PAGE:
The diagnostic criteria for schizophrenia comprise a diverse range of heterogeneous symptoms. As a result, individuals each present a distinct set of symptoms despite having the same overall diagnosis. Whilst previous machine learning studies have primarily focused on dichotomous patient-control classification, we predict the severity of each individual symptom on a continuum. We applied machine learning regression within a multi-modal fusion framework to fMRI and behavioural data acquired during an auditory oddball task in 80 schizophrenia patients. Brain activity was highly predictive of some, but not all symptoms, namely hallucinations, avolition, anhedonia and attention. Critically, each of these symptoms was associated with specific functional alterations across different brain regions. We also found that modelling symptoms as an ensemble of subscales was more accurate, specific and informative than models which predict compound scores directly. In principle, this approach is transferrable to any psychiatric condition or multi-dimensional diagnosis.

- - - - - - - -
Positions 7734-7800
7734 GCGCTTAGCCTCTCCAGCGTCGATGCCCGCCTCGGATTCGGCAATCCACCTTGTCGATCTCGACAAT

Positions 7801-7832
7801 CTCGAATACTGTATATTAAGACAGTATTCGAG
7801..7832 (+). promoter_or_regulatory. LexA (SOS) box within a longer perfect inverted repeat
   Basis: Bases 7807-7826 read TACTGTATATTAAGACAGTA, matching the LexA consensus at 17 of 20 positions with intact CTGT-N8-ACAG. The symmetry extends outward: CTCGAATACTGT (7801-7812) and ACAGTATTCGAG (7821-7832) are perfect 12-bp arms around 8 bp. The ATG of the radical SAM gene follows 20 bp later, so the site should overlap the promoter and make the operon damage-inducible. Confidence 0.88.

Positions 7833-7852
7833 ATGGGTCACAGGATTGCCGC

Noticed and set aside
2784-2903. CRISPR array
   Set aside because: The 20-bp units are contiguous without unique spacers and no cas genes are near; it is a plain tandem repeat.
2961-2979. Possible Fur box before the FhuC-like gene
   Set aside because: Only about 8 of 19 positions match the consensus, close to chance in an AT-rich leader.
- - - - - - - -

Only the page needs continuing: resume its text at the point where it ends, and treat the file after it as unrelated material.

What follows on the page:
© 2020 The Authors. Human Brain Mapping published by Wiley Periodicals LLC.